My first visit to Warsaw was in 1994, and involved a visit to the Ujazdowski Castle, where my cousin worked as a waiter in the restaurant. The book that I’m writing pivots on my subsequent visits to Warsaw, which, as a writer reviewing art in Poland, have become more frequent in recent years. I focus on my relationship with my octogenarian uncle, who has lived in the capital for nearly all of his life, witnessing many transformations. As an eccentric, heavy-drinking poet who speaks little English, and because I speak little Polish, our communication has developed in surprising ways. I reflect on growing up in the UK as the daughter of his brother, an artist who emigrated from Poland in 1970, and my experience of class, culture, LGBTQ+ visibility and feminism, as someone with this particular background. The rise of nationalism in the UK and Poland have obviously been at the forefront of my mind, and I am interested in the complex relationship that my father and I have to ‘Polish identity’ and our different proximities to this concept. In my case, it is broadly based on growing up around an immigrant kind of ‘Polishness’, and encompasses complex feelings that lurch between a sense of deep belonging to imposter syndrome. 

Beyond spending time with my uncle, my residency days were filled with many excursions and encounters that I’m sure will come to shape my writing in the most unexpected and necessary ways. Needless to say, I had not anticipated that everything would soon be eclipsed by the unprecedented Covid-19 pandemic that, by mid-March, had resulted in the lockdown of Poland and pretty much everywhere else. In hindsight, maybe everyone should’ve been paying more attention.

On 8 March, I participated in the annual International Women’s Day march, alongside Pierre and Ivan and other friends and acquaintances from Warsaw and beyond. It was one of our last ‘normal days’ before the lockdown and, although there was a decent turnout, the attendance was already diminished by people’s reluctance to participate in crowded activities and risk infection. Although 2020’s theme concentrated on climate change, many banners displayed sentiments recognisable from the famous ‘black protests’ that began in 2016 against measures to bring in a total ban on abortion in Poland. It was to become starkly apparent in the following weeks that this issue was far from over, as a bill was brought to the Sejm while people’s capacity to protest was limited.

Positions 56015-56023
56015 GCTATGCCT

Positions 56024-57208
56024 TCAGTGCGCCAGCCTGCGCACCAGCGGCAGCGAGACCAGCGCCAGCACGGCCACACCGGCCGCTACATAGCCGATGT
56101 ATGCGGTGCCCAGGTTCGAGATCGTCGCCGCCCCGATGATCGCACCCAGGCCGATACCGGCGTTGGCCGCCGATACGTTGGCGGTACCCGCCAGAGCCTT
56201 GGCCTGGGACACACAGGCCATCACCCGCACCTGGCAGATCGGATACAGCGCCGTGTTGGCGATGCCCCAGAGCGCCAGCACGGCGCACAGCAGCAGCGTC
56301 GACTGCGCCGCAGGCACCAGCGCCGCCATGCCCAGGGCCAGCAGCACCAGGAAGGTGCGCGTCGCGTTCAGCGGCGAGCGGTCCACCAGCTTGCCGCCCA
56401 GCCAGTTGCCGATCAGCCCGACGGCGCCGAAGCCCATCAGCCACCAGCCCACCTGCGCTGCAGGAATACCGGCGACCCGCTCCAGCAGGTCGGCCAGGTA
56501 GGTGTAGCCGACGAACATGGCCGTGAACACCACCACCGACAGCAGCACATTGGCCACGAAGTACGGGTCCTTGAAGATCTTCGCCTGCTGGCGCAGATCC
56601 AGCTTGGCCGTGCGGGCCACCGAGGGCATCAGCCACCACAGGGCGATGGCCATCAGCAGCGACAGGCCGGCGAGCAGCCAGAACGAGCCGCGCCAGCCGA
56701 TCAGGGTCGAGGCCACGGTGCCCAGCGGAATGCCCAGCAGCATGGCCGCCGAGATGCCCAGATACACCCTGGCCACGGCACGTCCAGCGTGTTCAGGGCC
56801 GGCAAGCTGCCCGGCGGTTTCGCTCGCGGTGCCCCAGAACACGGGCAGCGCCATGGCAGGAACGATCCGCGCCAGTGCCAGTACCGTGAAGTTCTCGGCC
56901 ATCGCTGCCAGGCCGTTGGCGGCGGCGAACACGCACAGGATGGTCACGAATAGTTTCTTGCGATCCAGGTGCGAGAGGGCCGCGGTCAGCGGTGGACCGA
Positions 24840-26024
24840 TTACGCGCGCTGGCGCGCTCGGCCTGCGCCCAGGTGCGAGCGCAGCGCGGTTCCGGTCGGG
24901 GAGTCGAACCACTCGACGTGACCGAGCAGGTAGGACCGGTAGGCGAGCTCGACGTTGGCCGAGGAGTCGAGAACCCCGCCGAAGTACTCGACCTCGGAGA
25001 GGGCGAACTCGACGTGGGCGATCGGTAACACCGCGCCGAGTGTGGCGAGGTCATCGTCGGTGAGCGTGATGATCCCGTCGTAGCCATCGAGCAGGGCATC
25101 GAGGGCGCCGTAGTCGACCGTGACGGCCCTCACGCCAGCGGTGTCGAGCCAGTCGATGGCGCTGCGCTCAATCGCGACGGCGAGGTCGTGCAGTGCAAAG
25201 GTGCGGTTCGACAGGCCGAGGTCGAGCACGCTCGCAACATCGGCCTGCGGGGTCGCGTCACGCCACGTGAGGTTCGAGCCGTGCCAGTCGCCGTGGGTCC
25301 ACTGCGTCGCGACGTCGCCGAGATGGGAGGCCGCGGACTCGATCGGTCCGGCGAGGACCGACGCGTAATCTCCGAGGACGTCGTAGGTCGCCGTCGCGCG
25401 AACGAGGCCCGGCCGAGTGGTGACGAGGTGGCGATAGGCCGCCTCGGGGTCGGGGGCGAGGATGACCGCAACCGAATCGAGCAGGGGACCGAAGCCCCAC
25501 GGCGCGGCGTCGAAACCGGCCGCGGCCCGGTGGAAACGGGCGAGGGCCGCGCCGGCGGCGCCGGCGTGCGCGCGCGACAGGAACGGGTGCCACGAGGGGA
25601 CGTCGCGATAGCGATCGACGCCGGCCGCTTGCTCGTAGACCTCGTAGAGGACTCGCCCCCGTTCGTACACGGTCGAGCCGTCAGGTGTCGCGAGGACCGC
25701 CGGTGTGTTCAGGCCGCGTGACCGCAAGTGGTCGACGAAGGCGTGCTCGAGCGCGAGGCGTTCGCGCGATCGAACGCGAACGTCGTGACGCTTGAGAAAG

My time at the castle was curtailed by the pandemic, with the last period spent checking up on loved ones, and debating whether and how I should return home to Berlin. As Poland and Germany began shutting their borders, I accepted that the experiences, research and friendships that had flourished in Warsaw would have to be put on hold. I left Warsaw, armed with a facemask, on a nine-hour bus ride back to Berlin, one of the few remaining options to travel out of the country.

So here I am now, isolating at home, writing up my interviews with Pierre, Ivan and Dani, all conducted before the pandemic really took hold. At the same time, I’m looking at powerful images of friends in Poland protesting in queues for the supermarket, in their cars, on their bicycles, from their balconies, exhausted by the fact that they are called, yet again, to defend their human rights, but finding power in their collective voice.

I open my Polish passport, obtained on the advice of my dad when the Brexit referendum was announced in the UK, and which, from the perspective of a foreigner in Britain, he ruefully predicted would come to pass. I think about something Ivan told me, how he has many friends in Ukraine who, like me, have a Polish parent, but would be denied this nationality because they do not come from an acceptable ‘other’ land. I think about my other land, shamefully tallying one of the worst Covid-19 death rates in Europe because our government had failed to prepare, had been hell-bent on Brexit above all else, this nationalistic mission in which Poles were xenophobically scapegoated for a sickness in the heart of the British nation. I look at the line in my passport that reads Obywatestwo: Polskie [Nationality: Polish], and wonder how to ever make sense of it. All I know is that this should never draw easy answers, and that the valuable experience of this residency has exploded that question ever wider.

Photo: Anna Orłowska

The ‘normal days’